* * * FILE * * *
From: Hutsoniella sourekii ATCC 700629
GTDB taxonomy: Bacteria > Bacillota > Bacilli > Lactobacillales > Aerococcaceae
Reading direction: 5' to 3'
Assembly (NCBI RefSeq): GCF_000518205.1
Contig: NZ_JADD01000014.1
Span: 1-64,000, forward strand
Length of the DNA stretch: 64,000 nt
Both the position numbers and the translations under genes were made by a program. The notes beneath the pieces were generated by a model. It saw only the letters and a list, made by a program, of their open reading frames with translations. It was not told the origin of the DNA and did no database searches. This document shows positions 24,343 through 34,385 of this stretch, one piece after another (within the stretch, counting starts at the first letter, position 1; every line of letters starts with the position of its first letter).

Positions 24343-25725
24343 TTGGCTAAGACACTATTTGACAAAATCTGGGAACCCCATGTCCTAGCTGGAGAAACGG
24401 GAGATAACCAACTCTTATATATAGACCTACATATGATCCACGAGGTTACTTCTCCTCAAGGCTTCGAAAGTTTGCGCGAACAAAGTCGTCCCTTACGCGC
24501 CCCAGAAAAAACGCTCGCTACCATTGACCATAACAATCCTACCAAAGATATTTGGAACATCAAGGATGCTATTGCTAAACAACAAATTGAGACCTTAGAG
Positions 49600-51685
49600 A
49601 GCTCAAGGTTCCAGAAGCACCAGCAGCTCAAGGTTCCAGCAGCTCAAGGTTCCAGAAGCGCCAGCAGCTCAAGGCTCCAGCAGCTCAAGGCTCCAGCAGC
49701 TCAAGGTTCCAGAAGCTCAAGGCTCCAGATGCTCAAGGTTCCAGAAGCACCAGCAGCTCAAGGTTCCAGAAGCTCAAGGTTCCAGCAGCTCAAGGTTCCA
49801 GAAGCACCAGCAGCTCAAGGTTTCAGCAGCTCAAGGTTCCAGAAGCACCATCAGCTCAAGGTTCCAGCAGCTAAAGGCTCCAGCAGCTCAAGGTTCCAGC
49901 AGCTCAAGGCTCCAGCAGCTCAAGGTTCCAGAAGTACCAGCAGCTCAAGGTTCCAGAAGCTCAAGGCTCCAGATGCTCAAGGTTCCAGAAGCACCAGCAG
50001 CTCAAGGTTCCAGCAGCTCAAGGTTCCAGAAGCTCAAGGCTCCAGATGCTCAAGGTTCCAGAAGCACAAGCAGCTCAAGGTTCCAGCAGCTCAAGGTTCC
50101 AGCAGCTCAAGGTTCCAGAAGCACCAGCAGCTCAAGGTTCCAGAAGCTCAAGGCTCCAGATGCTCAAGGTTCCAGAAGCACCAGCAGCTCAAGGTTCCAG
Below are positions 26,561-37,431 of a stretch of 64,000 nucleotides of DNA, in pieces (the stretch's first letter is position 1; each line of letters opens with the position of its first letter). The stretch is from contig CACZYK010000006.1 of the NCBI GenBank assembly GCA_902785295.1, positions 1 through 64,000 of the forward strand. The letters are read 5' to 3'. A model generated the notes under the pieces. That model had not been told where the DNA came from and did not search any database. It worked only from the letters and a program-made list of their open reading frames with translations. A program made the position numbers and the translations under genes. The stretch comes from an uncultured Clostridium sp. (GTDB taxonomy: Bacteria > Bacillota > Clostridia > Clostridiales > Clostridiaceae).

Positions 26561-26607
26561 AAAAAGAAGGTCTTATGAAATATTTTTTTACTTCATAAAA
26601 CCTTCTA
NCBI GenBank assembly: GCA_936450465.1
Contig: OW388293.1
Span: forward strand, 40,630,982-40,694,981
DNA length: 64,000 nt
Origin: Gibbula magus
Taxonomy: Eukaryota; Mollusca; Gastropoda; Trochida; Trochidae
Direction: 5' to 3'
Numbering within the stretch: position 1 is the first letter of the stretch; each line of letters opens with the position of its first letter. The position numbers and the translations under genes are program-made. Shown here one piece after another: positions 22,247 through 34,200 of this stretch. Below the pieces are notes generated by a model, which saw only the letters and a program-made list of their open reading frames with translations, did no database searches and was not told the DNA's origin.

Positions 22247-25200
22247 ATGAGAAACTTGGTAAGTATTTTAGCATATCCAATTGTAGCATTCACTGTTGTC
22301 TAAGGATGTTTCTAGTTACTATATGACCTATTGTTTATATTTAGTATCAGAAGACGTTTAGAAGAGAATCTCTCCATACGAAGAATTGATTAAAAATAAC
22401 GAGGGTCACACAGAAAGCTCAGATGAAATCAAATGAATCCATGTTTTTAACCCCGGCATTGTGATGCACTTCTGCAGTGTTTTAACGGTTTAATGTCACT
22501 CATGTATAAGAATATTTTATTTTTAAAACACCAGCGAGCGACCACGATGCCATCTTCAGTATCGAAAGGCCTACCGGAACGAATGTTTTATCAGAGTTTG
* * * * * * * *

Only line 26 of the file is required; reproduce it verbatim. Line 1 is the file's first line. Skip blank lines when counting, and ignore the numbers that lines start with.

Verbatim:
Contig: OW388293.1